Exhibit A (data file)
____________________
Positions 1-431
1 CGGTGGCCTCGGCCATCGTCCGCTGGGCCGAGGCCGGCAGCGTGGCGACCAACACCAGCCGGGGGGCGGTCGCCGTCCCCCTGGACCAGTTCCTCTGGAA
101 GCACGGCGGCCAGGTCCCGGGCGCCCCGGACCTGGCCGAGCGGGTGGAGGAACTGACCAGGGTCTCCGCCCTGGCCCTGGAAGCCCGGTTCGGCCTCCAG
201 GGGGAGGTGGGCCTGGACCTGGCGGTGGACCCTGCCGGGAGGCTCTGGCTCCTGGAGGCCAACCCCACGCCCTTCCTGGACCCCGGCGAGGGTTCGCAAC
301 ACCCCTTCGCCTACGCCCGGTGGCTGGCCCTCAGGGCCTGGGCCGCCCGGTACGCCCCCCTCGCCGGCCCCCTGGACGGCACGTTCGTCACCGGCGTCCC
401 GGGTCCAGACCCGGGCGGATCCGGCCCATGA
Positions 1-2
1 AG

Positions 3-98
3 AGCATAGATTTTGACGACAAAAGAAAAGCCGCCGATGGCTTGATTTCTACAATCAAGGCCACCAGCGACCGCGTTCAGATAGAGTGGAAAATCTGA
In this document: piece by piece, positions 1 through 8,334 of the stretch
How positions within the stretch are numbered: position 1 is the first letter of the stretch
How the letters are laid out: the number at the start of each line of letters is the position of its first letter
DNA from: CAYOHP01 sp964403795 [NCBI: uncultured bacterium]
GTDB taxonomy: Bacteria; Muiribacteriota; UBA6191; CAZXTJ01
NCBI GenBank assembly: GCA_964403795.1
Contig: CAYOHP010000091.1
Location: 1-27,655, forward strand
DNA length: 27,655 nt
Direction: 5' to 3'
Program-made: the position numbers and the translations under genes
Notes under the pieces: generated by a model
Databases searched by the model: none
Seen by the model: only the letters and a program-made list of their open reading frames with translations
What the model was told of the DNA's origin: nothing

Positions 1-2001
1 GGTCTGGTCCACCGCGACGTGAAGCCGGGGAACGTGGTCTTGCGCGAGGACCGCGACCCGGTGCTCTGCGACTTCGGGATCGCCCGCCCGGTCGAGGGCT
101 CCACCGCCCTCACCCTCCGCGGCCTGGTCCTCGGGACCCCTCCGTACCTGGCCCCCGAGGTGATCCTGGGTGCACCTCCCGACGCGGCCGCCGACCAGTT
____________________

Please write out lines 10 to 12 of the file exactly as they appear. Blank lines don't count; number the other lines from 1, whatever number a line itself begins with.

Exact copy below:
3 AGCATAGATTTTGACGACAAAAGAAAAGCCGCCGATGGCTTGATTTCTACAATCAAGGCCACCAGCGACCGCGTTCAGATAGAGTGGAAAATCTGA
In this document: piece by piece, positions 1 through 8,334 of the stretch
How positions within the stretch are numbered: position 1 is the first letter of the stretch